MOSCOW -- Fugitive National Security Agency document-leaker Edward Snowden surfaced Friday afternoon, even if behind closed doors, at Sheremetyevo International Airport, and in announcing to a group of visitors that he plans to seek asylum in Russia, he ensured that a problem neither Moscow nor Washington wants is not about to go away.
Mr. Snowden had hoped to go to Latin America, but as that prospect has come to appear more difficult, he is facing the more immediate challenge of getting out of the airport after nearly three weeks there. He told his guests that he sees Russian asylum as a short-term solution, in hopes that he can later make his way to Venezuela, Nicaragua or Bolivia, which have offered him asylum.
Russia has been ambivalent at best about his presence, as an unwelcome complication in already-strained relations with the United States. But by late evening, Russian authorities seemed to be making the best of a difficult situation, as a line of officials sought out the media and voiced support for asylum. If asylum is granted, the Obama administration would be forced to decide how to react without ruining relations with Moscow entirely.
Mr. Snowden told his guests, they reported afterward, that he likes Sheremetyevo Airport well enough but can't stay cooped up forever. Russian officials said it may take two or three more weeks to decide.
Mr. Snowden has been out of public sight since he arrived June 23 in Moscow from Hong Kong, a step ahead of U.S. efforts to have him sent back to the United States for revealing classified information about data collection programs run by the NSA. But Thursday night he sent e-mail invitations to a group of defense lawyers, pro-Kremlin politicians and human rights advocates to meet him the next day at the airport. There he read a statement critical of the United States and told them of his hopes for Russian asylum.
In a comment that seemed to raise more questions than answers, he repeated claims that as an NSA contractor, he "had the capability without any warrant to search for, seize and read your communications. Anyone's communications at any time."
In a statement Friday, the White House said President Barack Obama and Russian President Vladimir Putin spoke by phone about Mr. Snowden's status and "a range of security and bilateral issues."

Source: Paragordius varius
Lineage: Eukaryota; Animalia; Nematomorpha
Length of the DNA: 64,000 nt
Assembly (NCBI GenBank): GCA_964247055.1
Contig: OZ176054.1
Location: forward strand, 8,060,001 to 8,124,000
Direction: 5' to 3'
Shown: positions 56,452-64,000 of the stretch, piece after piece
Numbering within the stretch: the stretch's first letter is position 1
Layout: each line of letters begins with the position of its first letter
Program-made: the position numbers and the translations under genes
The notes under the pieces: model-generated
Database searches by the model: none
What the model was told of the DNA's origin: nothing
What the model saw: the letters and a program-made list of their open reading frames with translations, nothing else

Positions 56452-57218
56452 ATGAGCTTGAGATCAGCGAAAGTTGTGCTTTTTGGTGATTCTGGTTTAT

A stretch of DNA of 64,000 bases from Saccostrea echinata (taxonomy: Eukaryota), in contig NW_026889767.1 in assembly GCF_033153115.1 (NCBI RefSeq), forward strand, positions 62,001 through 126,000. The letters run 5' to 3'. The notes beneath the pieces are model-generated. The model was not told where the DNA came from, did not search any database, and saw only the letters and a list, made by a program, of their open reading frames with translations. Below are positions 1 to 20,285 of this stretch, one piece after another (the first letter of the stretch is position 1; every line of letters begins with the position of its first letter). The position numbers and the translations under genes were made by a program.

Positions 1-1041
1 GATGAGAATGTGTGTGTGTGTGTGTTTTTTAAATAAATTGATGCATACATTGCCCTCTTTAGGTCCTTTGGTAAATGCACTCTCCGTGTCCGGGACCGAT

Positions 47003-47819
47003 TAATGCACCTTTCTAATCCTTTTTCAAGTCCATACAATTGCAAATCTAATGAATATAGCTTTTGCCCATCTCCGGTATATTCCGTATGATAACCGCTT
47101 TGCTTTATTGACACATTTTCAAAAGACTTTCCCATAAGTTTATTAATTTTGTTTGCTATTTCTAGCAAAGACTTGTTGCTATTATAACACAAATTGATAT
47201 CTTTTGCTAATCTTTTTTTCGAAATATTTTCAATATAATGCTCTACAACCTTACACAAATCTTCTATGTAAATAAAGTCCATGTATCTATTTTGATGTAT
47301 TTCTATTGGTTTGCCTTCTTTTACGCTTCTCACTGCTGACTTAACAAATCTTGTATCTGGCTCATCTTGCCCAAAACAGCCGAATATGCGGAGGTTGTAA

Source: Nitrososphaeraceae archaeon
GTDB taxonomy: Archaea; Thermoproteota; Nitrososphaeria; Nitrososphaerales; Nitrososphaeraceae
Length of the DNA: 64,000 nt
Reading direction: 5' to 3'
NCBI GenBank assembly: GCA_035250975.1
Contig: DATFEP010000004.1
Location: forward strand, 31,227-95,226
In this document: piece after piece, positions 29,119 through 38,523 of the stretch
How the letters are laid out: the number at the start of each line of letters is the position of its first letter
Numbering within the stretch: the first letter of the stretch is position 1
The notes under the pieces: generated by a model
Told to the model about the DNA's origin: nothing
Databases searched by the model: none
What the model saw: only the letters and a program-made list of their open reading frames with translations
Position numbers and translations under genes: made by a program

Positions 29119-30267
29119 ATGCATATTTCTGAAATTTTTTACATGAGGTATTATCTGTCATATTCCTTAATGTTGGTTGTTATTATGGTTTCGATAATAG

Until now, Russia has been eager not to prolong Mr. Snowden's stay, though it has been unwilling to return him to the United States. Moscow's relations with Washington are complicated enough, Russian politicians have said, without a professed whistleblower and fugitive from prosecution standing between them.
"I do not want a human fate to hinge on the relations between two countries," said Vladimir Lukin, Russia's human rights commissioner and a meeting participant. "But at the same time, it would be undesirable if relations between two countries hinged on one man's will."
The Kremlin insisted again that if he is to stay, Mr. Snowden must agree "to fully stop activities causing damage to our American partners and Russian-American relations," Putin spokesman Dmitri Peskov said at a briefing.
Mr. Snowden told his visitors that he has no problem meeting that condition, said Tatyana Lokshina of Human Rights Watch, because he believes he has not caused any harm to the United States with his revelations.
It's unclear that the Kremlin would be in line with those semantics. "As far as we know, he has considered and continues to consider himself a human rights champion and a defender of the rule of law and democracy, and that he did not plan to abandon these activities," Mr. Peskov said.
The State Department expressed "disappointment" that Russia let human rights activists in the airport transit zone "despite the government's declaration of Russia's neutrality." Mr. Snowden, she said, is "not a whistleblower. He's not a human rights activist. He's wanted on a series of serious criminal charges brought in the Eastern District of Virginia in the United States."